As reporters and Mitt Romney supporters filed outside the gymnasium where the former Massachusetts governor had led a raucous rally ahead of the primary here Tuesday, Randy Johnson, a stooped and bearded man in late middle age, stood silently to the side and watched. Nearby, an operative with the Democratic National Committee directed reporters to him, where one by one, Mr. Johnson told them his story.
The 57-year-old described how he worked at a factory making office supplies owned by Smith Corona, which facing bankruptcy, sold his plant to another company, Ampad, that has recently been acquired by Bain Capital. Ampad promptly fired all of the workers at the plant, and then re-hired most of them. Since they were a union shop, and over half of the employees had been re-hired, the new owners were forced to recognize the union. They tried to renegotiate the contract, but the union eventually decided to go on strike, so Ampad shuttered the once-profitable factory.
It was the heat of Mr. Romney’s 1994 campaign for U.S. Senate against Ted Kennedy. Mr. Johnson and some of his fellow laid-off workers traveled to Massachusetts to confront him. Mr. Kennedy and the papers picked up their story. After the campaign, and after the plant had been shuttered for good, Mr. Johnson received a letter from Mr. Romney telling him that he hoped he hadn’t been misled by his union and by the Kennedy campaign.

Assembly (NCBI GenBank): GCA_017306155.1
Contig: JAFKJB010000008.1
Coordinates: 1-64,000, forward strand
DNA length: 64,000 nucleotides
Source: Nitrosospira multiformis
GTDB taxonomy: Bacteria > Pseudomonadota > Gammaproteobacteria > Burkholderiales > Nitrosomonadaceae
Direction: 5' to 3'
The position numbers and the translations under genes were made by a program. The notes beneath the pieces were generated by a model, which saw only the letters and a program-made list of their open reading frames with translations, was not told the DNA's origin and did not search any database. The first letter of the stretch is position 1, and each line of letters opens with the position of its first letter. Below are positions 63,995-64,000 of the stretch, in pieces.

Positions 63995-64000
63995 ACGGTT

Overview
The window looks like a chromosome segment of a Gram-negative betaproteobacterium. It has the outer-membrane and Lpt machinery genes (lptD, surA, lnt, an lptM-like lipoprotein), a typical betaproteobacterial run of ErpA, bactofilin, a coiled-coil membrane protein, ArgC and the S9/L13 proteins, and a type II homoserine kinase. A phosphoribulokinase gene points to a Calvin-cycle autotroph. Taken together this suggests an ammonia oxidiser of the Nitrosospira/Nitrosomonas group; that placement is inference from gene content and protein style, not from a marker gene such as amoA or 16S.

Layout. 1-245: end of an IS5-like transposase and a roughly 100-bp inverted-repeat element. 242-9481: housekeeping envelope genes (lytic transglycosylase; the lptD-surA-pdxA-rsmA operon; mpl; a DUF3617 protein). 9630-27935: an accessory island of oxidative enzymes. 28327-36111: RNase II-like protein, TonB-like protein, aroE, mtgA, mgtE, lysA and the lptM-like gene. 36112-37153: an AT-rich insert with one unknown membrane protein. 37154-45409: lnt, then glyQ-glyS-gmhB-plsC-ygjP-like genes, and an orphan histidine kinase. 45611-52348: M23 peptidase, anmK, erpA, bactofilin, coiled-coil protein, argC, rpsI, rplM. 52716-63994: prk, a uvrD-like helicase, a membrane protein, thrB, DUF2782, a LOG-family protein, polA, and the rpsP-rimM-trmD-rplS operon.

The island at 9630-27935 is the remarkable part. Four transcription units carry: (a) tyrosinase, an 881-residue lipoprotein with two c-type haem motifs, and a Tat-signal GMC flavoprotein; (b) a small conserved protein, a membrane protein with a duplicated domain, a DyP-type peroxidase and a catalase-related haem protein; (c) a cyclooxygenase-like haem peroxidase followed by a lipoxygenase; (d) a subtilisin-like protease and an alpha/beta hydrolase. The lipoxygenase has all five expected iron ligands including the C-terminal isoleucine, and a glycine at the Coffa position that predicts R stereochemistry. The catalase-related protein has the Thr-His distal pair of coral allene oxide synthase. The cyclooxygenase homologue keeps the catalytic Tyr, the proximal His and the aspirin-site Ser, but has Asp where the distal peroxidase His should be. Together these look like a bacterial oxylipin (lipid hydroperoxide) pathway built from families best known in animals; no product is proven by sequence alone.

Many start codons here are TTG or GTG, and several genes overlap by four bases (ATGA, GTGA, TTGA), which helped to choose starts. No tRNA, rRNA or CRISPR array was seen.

He sat out the 2008 race, but now Mr. Johnson is planning to travel around the country, and wait patiently on the side of Mitt Romney’s campaign events, prepared to tell his story to anyone who wants to listen.
“He is ‘the job creator’ and he tells us how he does it,” Mr. Johnson said. “I haven’t seen anything where he works in shop, has been a manager of a shop. He has only worked for Bain. He’s a CEO. Don’t tell me you are a job creator when what you created were mostly low-wage part-time jobs with no benefits when we had something we could support our families on.”
Mr. Johnson said he has been to five Romney events so far this year, and has spoken at union halls and on talk radio “to anyone who will listen.”
He had to relocate from Indiana to Pittsburgh and is taken leave from a job at the steelworker’s union there.
“I’m being honest. The guy is running on his record. I’m just filling out his record. I wish he had done something. I really do.”
The DNC, he says, pays for his flights and for a hotel room, and he needled the DNC operative following him around for making him pay for tolls and buy lunch as they travelled around New Hampshire.
“You can tell this guy is really high-ranking, right?” he said.
He said he can barely watch Mr. Romney on TV.
“I saw something the other day where he said it was his dream to run for president. For most of us, the dream was just to get to retirement. I understand making money, but at what expense?”